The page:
Iconic Indian calendar Panchang goes modern
2 crore subscribers notwithstanding, legendary almanac Kalnirnay is shedding its button-down image to cast the net wider
Jayraj and Shakti Salgaokar at their Dadar East office. Pics/Bipin Kokate
This year, for the first time in 44 years, the almanac that Indian mothers swear by, Kalnirnay, introduced non-vegetarian recipes. Ever since, feedback has been pouring in on their Facebook page and Twitter handle. Not all of it is flattering. "How could you do this? We hang the calendar near our temple," read one comment.
Together with going 'carnivorous', the team made one more change. They did away with the section that carried the outstation train schedule. "We pride ourselves in being relevant. Everyone now books railway tickets online. And who doesn't want to try a new recipe in their kitchen?" says Shakti Salgaokar-Yezdani, 32, executive director with the firm.
The first edition of Kalnirnay dated 1973
She sits beside Jayraj Salgaokar, managing editor and her father, at their Dadar East office. It's here that the iconic calendar was born in 1972, originally in Marathi. Shakti's grandfather Jayant Salgaokar envisioned it as more than a calendar. Published in nine languages, it performs a multi-pronged role. It serves most crucially as a panchang, an astrological diary that informs you about the position of planets and hence, is consulted before selecting appropriate and auspicious times for important occasions. It lists festivals, carries a horoscope, recipes, medical advice, and articles written by experts in their fields, by stalwarts like Durga Bhagwat and PL Deshpande. It also serves as a reminder for the woman of the house. "It allows you to jot notes on the number of clthes given to the dhobi or items that have to be procured for the kitchen. So, essentially, everyone in the home would use it," says Shakti, who was a journalist before she joined the family legacy.
Today, as Kalnirnay enters its 45th year, the thrust is on conquering the digital space. "We were the first in Mumbai to have an online retail website, much like Amazon is doing today. This was way back in 1995. We shut it down eventually when competition arrived. We launched an app in 2010, when apps were a new thing. So, we have always been ahead of the times," says Jayraj, who judges this writer by the authors she reads (Agatha Christie, Haruki Murakami and Enid Blyton) before opening up. Shakti, whose main job includes marketing and social media development of the legendary brand, says, right now, they are using the Facebook and Twitter platforms to figure what their customers want. "We are in a testing phase. Though our core business will always be the printed almanac, we want to widen our social media imprint to reach our existing customer more effectively while attracting a new audience, too." Kalnirnay currently prints 20 million copies of the calendar and the app has 5 million subscribers.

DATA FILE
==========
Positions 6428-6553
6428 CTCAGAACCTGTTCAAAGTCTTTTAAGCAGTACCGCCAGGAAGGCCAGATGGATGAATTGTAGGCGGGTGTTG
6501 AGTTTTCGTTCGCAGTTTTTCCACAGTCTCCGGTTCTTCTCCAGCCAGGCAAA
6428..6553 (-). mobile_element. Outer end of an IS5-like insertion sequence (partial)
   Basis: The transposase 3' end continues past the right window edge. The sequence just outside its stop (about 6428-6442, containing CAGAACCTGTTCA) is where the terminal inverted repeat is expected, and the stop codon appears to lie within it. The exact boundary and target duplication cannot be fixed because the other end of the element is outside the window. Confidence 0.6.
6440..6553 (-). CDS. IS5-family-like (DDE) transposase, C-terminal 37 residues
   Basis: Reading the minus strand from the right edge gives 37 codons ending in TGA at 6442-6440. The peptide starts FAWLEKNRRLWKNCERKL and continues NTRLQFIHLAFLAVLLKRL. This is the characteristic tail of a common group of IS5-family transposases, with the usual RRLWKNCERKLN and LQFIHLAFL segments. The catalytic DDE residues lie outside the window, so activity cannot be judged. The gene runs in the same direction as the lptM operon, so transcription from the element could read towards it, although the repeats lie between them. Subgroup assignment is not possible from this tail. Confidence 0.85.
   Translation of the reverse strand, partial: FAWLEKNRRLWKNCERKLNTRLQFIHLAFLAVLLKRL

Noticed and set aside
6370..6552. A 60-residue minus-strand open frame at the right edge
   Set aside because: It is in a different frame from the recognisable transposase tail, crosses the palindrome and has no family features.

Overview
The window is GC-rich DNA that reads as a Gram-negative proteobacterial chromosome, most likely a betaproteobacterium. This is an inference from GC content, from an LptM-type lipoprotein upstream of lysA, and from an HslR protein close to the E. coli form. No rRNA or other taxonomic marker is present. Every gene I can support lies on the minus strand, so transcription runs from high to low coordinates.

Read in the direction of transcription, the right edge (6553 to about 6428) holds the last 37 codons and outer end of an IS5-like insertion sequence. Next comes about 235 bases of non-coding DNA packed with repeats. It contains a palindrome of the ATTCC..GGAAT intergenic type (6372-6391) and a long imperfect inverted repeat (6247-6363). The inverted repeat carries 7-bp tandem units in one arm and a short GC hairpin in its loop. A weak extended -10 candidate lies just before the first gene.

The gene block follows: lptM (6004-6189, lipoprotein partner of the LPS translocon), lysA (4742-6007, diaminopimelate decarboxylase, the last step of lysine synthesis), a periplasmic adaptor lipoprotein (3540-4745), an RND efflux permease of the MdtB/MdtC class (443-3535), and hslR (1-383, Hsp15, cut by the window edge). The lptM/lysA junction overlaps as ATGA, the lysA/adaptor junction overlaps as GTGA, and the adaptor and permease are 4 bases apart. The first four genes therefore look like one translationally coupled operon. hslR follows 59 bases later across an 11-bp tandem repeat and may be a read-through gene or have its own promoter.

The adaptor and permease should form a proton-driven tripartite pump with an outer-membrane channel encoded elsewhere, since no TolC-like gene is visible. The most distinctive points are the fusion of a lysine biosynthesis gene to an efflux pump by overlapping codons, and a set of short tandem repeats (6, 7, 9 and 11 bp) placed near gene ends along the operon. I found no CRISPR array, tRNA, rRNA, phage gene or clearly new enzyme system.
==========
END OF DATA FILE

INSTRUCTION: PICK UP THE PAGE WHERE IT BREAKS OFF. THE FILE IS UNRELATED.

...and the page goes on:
The latter offers all the information the almanac does but in a language of your choice.
Interestingly, none of the modernisation Shakti speaks of has met any opposition from Jayraj, 62. Bob Dylan's The Times, They Are A Changin is after all, his favourite song. In a new advertisement released on their YouTube channel, the almanac is no longer the gift given to a daughter when she is married. Now, it goes with her to Harvard. "Kalnirnay is a tradition that's passed down over generations. But now, we don't just rely on the institution of marriage. People from all over the world order it every year. Patel Stores in New York displays it proudly when it gets there at the start of the year," Shakti smiles. She and her young social media team ensure that it's not just the almanac that reaches out to their audience but even the writings of literary greats. "We go through back issues and pick interesting archival reads for the new reader. It's about giving them everything the almanac offers and more."
As if on cue, Jayraj offers his visiting card. It carries a QR code that directs you to his bio. As if you had any doubt about Kalnirnay's reach, he leaves us with a story. "Recently, the office of the Prime Minister called me and asked, Does Kalnirnay have a Gujarati version?' I said, yes. 'Is it available on iPad?' I said, no. 'Do you know Mr Modi reads on the iPad? He won't be happy if he can't read it in Gujarati on his iPad'. I called my contact in Silicon Valley and got the app designed in Gujarati!"
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